The First Minister wants to hold another vote on leaving the UK between autumn 2018 and spring 2019.
You’re probably aware that during a visit to Scotland, Prime Minister Theresa May met with First Minister Nicola Sturgeon on the subject of a second independence referendum.
The meeting came just a day before the Scottish Parliament is expected to pass a vote in favour of seeking another independence referendum, and two days before May is due to trigger Article 50.
Here’s everything you need to know about the discussions between the two leaders.
Remind us again where the two leaders stood on the subject of a second referendum before the meeting?
Sturgeon wants to hold another vote on leaving the UK between autumn 2018 and spring 2019 – a timescale May is set to reject.
May has said a referendum during that period would be “unfair” to voters because they would not have all the necessary information to make a choice.
Ahead of the meeting, May told reporters her position will not change on Sturgeon’s call for a referendum by spring 2019.
So, what has Sturgeon said about it all following the meeting?
She said the Prime Minister has no rational argument against a second independence referendum.
Sturgeon insisted the Prime Minister had been clear the terms of the UK’s divorce from the EU and the details of a new free trade deal would be known within two years.
“I think it makes it very difficult for the Prime Minister to maintain a rational opposition to a referendum in the timescale I have set out,” Sturgeon said.
“I think she has got a perfectly rational opposition to a referendum now, which is why I am not proposing it.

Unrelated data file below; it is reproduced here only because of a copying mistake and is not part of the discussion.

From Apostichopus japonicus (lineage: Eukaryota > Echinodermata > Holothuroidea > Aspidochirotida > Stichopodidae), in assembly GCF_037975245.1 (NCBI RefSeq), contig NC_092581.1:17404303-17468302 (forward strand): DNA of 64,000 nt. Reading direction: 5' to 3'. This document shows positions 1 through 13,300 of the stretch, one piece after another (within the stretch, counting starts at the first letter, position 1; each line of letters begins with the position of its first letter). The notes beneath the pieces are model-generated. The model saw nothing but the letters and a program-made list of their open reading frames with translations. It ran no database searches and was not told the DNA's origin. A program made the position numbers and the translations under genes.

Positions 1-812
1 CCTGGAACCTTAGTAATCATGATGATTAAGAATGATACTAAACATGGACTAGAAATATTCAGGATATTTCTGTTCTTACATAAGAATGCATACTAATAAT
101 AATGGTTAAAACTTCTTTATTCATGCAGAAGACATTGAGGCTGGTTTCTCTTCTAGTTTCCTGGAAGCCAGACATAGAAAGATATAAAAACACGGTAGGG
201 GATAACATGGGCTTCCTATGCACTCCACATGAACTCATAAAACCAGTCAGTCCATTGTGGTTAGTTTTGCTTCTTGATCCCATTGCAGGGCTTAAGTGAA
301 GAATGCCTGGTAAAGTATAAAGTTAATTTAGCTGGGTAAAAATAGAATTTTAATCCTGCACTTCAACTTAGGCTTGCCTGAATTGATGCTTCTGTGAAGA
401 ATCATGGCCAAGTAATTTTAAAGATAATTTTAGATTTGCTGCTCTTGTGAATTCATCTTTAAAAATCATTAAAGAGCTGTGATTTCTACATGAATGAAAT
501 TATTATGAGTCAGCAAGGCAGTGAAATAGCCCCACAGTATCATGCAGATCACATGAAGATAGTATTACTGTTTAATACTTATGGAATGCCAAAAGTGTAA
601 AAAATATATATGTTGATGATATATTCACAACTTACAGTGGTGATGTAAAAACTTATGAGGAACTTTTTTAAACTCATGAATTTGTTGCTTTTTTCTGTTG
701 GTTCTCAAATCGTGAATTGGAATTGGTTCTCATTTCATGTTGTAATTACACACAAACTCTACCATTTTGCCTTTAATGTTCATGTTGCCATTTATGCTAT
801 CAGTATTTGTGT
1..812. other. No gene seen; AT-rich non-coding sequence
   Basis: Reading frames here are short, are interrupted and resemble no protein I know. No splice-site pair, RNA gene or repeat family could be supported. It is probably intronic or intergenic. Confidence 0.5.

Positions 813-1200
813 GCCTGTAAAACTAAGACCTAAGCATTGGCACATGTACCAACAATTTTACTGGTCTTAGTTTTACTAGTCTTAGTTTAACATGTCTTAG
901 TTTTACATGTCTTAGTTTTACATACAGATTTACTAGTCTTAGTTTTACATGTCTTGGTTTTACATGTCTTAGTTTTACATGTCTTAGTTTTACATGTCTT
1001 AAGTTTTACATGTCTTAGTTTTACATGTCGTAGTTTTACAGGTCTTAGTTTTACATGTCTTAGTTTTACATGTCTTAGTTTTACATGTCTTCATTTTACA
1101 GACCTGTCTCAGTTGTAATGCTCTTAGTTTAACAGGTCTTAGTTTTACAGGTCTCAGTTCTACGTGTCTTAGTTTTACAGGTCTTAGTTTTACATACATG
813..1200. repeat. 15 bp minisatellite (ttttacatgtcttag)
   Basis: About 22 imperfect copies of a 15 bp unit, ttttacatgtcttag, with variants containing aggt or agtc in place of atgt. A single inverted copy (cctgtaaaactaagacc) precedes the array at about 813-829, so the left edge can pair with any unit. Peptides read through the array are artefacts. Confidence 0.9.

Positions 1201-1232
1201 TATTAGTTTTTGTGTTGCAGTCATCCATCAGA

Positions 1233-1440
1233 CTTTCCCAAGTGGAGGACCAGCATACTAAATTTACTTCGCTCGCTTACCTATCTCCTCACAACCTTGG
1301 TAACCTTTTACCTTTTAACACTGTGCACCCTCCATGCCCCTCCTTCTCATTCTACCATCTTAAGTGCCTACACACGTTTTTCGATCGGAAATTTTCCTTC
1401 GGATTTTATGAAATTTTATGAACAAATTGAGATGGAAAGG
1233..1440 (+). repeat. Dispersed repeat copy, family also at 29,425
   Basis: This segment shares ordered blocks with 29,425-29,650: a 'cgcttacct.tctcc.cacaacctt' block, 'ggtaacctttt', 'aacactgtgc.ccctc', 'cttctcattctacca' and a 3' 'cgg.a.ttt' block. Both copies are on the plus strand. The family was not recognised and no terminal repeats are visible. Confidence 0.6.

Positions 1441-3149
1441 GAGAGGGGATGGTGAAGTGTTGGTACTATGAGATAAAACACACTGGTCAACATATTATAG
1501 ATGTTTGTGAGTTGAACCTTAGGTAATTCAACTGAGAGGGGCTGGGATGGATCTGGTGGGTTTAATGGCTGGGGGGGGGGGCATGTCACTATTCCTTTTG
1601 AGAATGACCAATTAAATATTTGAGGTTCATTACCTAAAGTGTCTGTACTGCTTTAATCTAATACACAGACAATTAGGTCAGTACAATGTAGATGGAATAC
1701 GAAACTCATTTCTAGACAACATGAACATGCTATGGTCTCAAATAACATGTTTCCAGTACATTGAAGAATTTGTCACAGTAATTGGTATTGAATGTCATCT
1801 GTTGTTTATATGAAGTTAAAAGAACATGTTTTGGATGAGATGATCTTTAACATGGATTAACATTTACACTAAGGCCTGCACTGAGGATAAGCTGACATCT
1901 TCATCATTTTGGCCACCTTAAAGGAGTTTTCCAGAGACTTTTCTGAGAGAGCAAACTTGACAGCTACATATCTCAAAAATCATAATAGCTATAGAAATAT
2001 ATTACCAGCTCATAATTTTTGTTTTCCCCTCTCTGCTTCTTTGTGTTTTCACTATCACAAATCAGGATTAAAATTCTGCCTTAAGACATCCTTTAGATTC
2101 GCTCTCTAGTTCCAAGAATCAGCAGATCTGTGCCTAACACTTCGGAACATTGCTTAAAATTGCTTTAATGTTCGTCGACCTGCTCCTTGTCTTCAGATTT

“But I think based on the discussion today I would struggle to see what her rational opposition to it would be in the timescale we have been talking about.”
What has Sturgeon said she will do if her call for another referendum is formally rejected?
Sturgeon said: “I will set that out in due course. I actually have views in my mind around that.
“If their position remains as it is right now, I will set out to Parliament what I think the next steps should be.”
And has May’s position on the referendum changed?
Nope. She said: “My position is very simple and it hasn’t changed.
“It is that now is not the time to be talking about a second independence referendum and that’s for a couple of reasons.
“First of all, now is the point when we are triggering Article 50, we’re starting negotiations for leaving the European Union. Now is the time when we should be pulling together, not hanging apart. Pulling together to make sure we get the best possible deal for the whole of the UK.
“Also I think it would be unfair on the people of Scotland to ask them to make a significant decision until all the facts were known, at a point where nobody knows what the situation is going to be.”
Later in an address to staff at the Department for International Development in East Kilbride, South Lanarkshire, she said: “As Britain leaves the European Union and we forge a new role for ourselves in the world, the strength and stability of our Union will become even more important.”
Any notable reaction to the news which we should know about?
Scottish Conservative MSP Murdo Fraser said: “Nicola Sturgeon has once again failed to act today as a First Minister for all of Scotland.
“We are just about to enter the most important international negotiations this country has taken part in for decades, and all the First Minister can think about is raising a timetable for a referendum that most people in Scotland don’t want.
“The SNP has shown that it is interested only in process rather than substance.
“Nicola Sturgeon has made it clear she no longer wants to govern for everyone in Scotland, she just wants to use meetings with the Prime Minister to further her campaign for separation.”